First she suggests keeping posts under 300 words. Dang. I'm just getting started at 300 words. 

And she says to use short, choppy sentences. Come on folks, I've never met a run-on sentence I didn't like and want to bring home to dinner.  

And one-sentence paragraphs? What's up with that?

I'm all for learning new things, but the truth is I like my way of doing things better. Guess I've got a long way to go to be in the Erma Bombeck league.

Photo by Sorrow
That said, I'm going to keep this post short (short being a relative term). Mainly because I'm not going to write it. Instead I'm going to send you over to my friend Illuminary's blog.  Sorrow and I have become "Cohorts in Cahoots" and made 3 three quilts for the soul purpose of giving them away to worthy people/causes. I must say, I love being She of Many Names' Cohort.  Please check out her recent post that tells about the Poplar Spring Animal Sanctuary fundraiser where our whimsical barnyard quilt will be up for auction.

We're rapidly approaching that time of year when lots of people and worthy causes will have their hands out asking for donations. You alone have to make the decisions about where and who you give your hard-earned dollars to. I think if you check out the PSAS, you'll see why Sorrow and I offered to help them out.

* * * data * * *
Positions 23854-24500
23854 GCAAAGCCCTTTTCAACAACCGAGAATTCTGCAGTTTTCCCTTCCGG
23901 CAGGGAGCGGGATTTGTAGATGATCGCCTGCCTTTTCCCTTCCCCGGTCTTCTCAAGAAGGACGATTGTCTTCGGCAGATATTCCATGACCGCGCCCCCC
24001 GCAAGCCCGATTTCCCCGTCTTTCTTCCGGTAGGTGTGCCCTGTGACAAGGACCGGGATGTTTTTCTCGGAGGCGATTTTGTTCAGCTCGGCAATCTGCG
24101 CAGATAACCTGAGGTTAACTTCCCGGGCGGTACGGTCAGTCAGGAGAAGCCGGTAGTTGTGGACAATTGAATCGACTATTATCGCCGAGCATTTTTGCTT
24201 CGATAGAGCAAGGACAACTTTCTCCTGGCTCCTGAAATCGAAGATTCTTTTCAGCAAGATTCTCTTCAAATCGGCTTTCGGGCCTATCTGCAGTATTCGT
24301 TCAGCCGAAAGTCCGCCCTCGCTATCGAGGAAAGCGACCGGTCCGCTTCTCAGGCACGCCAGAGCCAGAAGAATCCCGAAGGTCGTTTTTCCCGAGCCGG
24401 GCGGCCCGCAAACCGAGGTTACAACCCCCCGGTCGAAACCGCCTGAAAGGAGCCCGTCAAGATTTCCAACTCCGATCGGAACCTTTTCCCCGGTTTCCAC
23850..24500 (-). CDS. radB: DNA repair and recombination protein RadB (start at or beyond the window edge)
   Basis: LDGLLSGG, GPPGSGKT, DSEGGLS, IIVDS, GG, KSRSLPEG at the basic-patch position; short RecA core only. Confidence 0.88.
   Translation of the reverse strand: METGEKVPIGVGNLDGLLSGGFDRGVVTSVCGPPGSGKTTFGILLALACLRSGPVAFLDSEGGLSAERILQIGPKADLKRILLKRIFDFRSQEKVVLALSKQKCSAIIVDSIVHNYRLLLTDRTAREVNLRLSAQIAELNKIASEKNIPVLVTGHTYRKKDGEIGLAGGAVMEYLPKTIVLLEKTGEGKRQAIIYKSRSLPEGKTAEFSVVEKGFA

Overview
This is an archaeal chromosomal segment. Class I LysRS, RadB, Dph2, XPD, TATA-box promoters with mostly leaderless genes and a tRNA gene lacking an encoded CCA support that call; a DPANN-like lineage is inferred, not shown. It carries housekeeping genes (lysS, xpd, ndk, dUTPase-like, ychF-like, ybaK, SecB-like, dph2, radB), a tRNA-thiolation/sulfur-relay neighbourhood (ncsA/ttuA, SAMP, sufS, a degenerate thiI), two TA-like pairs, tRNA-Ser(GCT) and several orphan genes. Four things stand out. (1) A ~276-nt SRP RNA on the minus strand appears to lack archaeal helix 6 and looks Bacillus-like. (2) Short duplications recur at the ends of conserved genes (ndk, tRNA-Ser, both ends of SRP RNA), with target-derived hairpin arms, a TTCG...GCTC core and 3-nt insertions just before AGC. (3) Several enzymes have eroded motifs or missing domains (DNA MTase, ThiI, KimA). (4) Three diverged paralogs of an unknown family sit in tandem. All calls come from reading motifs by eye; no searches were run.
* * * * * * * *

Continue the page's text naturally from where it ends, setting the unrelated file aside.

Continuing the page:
Please read Illuminary's post. You'll be glad you did.
Merry ME

*Inspired by the 2012 Erma Bombeck Writers’ Workshop, Polly Scott wrote and published a book, Forget About Grammar: How to Write a Better Blog Post. She teaches an online writing course and writes a humor blog, Coming to Grips.

Monday, September 2, 2013


I've felt like crying for most of the day.
A few tears have leaked out, but mostly I've just had that feeling I get when the flood gates are about to be opened and I'm not sure if they will ever close.

I wanted to cried around midnight when I called Weneki to say happy birthday. She wasn't home, so I left a birthday song on her voice mail.  I usually cry on Weneki's birthday. I cry joyful tears at the memory of the day she was born. I cry missing her tears. I cry tears of pride when I think of all she's been through in her lifetime, and how, even when it hasn't been easy, she's risen to the top like sweet cream on fresh milk.